Chicago Hope does little week after week but prove that TV is a writer’s medium. How else to explain how a show that boasts Adam Arkin, Christine Lahti, Ron Silver and (well, through ’95) E.G. Marshall and Mandy Patinkin plays a distant second fiddle to ER, home to George Clooney and Noah Wyle? Since its cynical debut as a rival network’s bid for the ER audience, Chicago Hope has yet to truly distinguish itself. ER had its season premiere a few weeks back, a lackluster gimmick of an episode in which the actors performed the show live during its broadcast. (Since then it has returned to form.) Chicago Hope responded earlier this week (Wednesday, 10/15) with the contrary: a fully choreographed song-and-dance episode. Just after leaving the hospital for good, 15-year Hope employee Dr. Aaron Shutt (Arkin) collapses in a Quick-E-Mart, and his (former) colleagues commence the race to save his brain. Meanwhile, in morphine-induced bliss, Shutt observes the whole goings-on, from both the hospital bed and the out-of-body-cam perspectives, as a series of song-and-dance numbers. Shades of Bob Fosse’s All That Jazz and Dennis Potter’s entire oeuvre (especially The Singing Detective), the episode presents musical nuggets by Frank Sinatra, the Four Seasons, Jimi Hendrix and others as comic, if obvious, glosses on Shutt’s situation. The cast either squeaks out the words, or pulls a sly karaoke. When a hot-shot neurosurgeon is flown in from Canada (her name: Denise Potter), the entire hospital breaks into “Luck Be a Lady.” There are touching flashbacks to Shutt’s bar mitzvah, a kind of Freudian performance-anxiety touchstone, and a great cameo by Mandy Patinkin — who, needless to say, sings his own material. (“Hey,” asks jealous, tone-deaf Shutt, “why’s that your real voice?”) The episode doesn’t necessarily cohere, and its claim to pop-culture cleverness was certainly undermined when a commercial break brought an ecstatic, big-budget car ad featuring the Monkees’ “I’m a Believer.” Then again, any bow to Potter, poet laureate of the BBC, is a taste of what TV can be.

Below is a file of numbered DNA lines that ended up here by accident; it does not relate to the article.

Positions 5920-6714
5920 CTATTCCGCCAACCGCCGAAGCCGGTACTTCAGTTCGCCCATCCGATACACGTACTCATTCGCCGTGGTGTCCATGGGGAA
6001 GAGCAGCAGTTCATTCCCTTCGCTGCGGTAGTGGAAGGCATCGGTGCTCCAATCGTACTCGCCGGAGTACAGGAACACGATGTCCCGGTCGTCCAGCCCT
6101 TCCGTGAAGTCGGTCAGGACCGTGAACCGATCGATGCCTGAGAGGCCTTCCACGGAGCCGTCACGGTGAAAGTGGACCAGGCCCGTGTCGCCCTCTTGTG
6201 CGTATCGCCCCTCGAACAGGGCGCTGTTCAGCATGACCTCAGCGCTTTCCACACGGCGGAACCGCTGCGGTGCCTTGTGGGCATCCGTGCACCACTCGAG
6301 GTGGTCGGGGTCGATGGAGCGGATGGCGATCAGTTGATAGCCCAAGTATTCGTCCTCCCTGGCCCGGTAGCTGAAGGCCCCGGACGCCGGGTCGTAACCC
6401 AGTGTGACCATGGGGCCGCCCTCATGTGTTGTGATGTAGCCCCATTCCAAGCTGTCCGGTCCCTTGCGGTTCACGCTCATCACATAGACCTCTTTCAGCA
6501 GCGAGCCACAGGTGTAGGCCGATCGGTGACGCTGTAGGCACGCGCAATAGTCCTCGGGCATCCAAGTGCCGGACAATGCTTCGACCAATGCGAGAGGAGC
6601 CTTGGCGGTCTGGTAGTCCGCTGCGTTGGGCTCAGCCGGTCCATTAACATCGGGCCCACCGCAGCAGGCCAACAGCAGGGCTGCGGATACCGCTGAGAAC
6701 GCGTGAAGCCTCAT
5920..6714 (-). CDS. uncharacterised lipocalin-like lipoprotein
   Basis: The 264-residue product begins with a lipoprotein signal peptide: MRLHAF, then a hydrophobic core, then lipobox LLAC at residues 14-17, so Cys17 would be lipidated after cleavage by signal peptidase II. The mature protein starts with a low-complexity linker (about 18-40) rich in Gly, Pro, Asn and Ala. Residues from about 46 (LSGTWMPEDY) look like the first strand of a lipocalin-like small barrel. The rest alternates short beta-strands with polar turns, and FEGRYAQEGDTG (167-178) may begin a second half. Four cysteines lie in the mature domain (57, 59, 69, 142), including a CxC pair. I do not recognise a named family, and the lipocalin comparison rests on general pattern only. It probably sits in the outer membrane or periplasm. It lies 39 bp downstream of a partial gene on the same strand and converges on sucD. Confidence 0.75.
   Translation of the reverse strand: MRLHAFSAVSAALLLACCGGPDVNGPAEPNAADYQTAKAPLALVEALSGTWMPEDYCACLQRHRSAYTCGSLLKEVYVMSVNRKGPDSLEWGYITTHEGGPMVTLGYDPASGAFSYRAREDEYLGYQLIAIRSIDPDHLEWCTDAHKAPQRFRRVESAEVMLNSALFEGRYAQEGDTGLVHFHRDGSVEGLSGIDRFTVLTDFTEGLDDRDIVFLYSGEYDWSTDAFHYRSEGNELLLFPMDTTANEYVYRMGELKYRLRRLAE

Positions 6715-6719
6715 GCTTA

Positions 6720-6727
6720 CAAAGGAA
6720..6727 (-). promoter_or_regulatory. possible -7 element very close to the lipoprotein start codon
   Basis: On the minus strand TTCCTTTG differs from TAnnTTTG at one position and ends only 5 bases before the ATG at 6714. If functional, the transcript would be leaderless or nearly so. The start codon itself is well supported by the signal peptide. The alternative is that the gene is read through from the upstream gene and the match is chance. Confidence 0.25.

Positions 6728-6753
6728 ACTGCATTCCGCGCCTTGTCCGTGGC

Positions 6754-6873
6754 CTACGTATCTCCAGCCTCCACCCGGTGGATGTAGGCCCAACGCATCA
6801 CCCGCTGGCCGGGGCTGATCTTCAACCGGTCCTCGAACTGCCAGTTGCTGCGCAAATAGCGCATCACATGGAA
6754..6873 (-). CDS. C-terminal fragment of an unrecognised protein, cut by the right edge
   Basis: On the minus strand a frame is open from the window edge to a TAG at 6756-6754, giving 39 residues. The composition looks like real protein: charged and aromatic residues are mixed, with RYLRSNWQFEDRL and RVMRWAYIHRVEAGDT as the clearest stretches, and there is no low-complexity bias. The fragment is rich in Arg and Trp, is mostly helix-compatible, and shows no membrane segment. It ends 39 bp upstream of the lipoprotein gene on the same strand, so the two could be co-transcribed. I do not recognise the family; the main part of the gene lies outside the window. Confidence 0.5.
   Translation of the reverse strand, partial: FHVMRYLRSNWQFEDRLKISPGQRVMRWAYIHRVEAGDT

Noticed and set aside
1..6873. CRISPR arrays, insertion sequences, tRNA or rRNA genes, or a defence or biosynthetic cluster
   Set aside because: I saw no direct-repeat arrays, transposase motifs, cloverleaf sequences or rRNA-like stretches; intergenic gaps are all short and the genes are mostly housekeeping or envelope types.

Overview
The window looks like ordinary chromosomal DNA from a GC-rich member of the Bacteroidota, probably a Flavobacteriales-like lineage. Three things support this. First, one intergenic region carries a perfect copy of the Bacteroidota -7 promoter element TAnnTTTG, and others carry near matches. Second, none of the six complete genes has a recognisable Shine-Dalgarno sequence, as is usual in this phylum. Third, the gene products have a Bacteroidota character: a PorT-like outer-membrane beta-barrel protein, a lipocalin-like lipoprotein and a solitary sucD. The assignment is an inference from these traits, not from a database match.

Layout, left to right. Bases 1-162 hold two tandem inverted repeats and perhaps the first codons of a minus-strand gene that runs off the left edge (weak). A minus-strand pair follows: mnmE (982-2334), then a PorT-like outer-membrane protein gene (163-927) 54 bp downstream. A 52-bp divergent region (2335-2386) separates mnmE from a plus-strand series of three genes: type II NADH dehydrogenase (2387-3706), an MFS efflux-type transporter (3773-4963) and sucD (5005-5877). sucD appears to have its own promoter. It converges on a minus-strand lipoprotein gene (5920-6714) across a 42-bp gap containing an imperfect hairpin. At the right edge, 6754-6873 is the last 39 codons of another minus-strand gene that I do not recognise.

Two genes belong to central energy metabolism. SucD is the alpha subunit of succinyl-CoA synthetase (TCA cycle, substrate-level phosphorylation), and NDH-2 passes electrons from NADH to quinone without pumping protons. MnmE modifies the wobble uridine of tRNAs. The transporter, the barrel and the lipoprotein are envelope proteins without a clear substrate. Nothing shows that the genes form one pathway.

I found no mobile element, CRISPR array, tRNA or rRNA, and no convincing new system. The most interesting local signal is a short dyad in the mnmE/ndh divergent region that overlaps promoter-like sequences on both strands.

Originally published in the October 17, 1997, edition of epulse (3.41).